NEW DELHI, India (ILO news): Ms Chihoko Asada-Miyakawa, ILO Regional Director for Asia and the Pacific, visited India on mission from 27-29 July. Along with Ms Dagmar Walter, Director, ILO DWT/CO-New Delhi, Ms Asada-Miyakawa met with beneficiaries of the ILO's Work in Freedom (WIF) programme at a low-income neighbourhood in Delhi’s New Ashok Nagar, through the trade union Self Employed Women's Association (SEWA), which the programme works with closely.
Since its inception in 2013, the WIF programme has adopted an integrated and targeted approach to developing practices and multisectoral policy measures that reduce women's vulnerability to trafficking and forced labour in South Asian countries.
The programme implements interventions to engage migrant workers, trade unions, civil society organizations, businesses and regulators in a collaborative effort to begin addressing multiple facets of forced labour in areas with high outflows and inflows of low-income women migrants. It especially focuses on sectors where the proportion of women workers is increasing, such as domestic care work and garment manufacturing.
The union leaders working with domestic workers elaborated on how they fight to make household work be viewed as 'dignified' and decent work by making workers aware of their rights. Being a feminized sector, domestic work is seen as a “natural extension of a woman's duties” and not productive. For this reason, there is massive pay parity between the work and wages men and women get in a domestic environment.
When a crisis emerges, like the COVID-19 pandemic, it leads to the development of new terms of work defined for workers, which makes it essential for them to organize to ensure that their rights are safeguarded.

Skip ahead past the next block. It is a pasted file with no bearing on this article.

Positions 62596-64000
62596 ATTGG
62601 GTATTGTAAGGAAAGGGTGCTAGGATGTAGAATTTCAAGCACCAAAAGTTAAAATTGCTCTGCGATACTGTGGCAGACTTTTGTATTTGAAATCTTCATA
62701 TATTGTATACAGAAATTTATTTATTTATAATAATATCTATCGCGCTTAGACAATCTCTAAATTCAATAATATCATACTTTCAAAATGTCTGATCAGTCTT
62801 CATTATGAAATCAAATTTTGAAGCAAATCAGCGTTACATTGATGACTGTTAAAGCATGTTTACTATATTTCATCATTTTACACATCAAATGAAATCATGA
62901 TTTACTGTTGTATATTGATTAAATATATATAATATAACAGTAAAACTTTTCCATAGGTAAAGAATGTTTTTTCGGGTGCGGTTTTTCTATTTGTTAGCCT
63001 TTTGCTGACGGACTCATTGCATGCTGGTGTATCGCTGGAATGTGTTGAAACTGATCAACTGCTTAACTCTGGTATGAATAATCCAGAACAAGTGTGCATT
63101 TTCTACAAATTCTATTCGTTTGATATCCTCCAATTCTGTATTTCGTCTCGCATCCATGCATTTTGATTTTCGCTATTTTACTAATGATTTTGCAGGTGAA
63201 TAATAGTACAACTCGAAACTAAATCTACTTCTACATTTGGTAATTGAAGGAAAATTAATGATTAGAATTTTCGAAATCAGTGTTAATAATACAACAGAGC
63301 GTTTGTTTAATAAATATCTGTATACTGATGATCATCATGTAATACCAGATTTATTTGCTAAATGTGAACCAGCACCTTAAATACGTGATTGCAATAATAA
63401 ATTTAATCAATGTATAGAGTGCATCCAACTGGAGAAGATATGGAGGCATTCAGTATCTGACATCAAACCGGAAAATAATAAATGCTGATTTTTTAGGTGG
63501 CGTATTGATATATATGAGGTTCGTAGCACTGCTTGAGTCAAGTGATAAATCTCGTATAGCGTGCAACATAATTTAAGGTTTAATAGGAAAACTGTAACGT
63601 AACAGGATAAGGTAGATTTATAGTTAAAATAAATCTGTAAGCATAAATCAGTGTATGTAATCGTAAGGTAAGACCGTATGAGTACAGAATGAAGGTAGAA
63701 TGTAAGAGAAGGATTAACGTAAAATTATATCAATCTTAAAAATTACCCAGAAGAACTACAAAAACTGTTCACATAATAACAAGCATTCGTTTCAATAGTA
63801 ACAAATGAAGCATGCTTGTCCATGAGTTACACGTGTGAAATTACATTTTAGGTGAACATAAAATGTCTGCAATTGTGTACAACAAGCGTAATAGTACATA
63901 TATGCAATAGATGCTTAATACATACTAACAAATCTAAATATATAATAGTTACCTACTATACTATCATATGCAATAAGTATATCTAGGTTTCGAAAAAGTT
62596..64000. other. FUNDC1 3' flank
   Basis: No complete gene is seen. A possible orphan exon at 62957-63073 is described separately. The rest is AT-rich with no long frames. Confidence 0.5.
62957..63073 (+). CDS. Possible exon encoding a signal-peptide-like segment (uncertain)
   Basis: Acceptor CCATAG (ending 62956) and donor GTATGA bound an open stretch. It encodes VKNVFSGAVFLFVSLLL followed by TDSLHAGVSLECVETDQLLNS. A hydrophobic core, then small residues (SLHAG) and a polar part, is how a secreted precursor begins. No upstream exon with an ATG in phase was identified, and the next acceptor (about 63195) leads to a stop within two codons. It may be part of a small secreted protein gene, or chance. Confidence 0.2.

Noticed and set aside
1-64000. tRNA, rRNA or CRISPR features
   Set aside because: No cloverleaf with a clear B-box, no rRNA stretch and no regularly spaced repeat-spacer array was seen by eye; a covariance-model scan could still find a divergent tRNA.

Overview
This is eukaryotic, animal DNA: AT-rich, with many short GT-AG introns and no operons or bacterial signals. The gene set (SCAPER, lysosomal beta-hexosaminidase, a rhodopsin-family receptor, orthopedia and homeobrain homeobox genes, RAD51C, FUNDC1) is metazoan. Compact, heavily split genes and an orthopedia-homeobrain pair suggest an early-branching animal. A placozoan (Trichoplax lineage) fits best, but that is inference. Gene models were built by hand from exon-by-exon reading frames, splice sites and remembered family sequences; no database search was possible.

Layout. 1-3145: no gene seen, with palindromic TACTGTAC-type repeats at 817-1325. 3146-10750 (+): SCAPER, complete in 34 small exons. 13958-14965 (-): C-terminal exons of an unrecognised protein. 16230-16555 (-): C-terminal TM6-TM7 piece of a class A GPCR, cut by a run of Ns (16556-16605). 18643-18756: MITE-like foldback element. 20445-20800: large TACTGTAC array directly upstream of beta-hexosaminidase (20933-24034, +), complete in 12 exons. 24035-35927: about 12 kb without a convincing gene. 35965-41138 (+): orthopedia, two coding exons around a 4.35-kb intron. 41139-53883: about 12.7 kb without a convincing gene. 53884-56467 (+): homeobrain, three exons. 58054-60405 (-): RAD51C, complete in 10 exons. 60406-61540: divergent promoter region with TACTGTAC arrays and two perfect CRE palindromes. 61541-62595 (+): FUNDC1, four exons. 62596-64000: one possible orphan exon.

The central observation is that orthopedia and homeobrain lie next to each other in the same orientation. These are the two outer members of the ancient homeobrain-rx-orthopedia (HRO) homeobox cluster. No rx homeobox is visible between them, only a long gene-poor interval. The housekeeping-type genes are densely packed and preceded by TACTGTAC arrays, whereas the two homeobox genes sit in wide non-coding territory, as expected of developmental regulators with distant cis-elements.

Domestic workers are often migrants from different states and live in extremely squalid conditions. This worsened their pandemic experience, as families of a minimum of four people lived in cramped quarters, having to cook where they sleep and only one communal washroom for around 40 people, leaving no room to socially distance or maintain hygienic living conditions.
During the pandemic, workers remained unpaid for months, were forced to take leaves without pay or were burdened with additional work without fair compensation. Such conditions make upholding all five pillars of ILO’s fundamental principles and rights at work critical.
Through the programme, SEWA created Shakti Kendra’s (empowerment centres) in Delhi, which reach out to women workers in the informal economy to improve their access to social security, livelihoods and health security. Through these Shakti Kendra’s these women have acquired appropriate documentation, like identity proofs, which promote safe migration and help them access work, and learned skills like wage negotiation.
They also help workers acquire appropriate documentation for their children to access schools to ensure the movement of their parents does not impact their education. The union also serves as an information repository of government social security schemes and helps the workers access them.
The programme developed a cadre of 50 women grassroots leaders (Aagewans). They make home visits to members and discuss issues faced at work and problems affecting the community, like the lack of street lighting after dark. This hampers work flexibility, as it prevents women from engaging in work beyond certain hours. They also deliver facilities like health checkups.
The Aagewans shared their innovative approaches to address the workers’ problems, like engaging in social dialogue by WhatsApp-ing employers and collectively bargaining for their rights at work. Another technique they adopted for wage negotiations and changing the perception of domestic work was giving the workers uniforms to associate it with decent work.
Trade unions partnered with WIF have also consistently worked to promote the ratification of C189 and C190 at the provincial and central levels.
The meeting concluded with the ILO lauding the ingenuity of the union members, which forms the building block for ensuring decent work for all and economic growth through an approach where no one is left behind.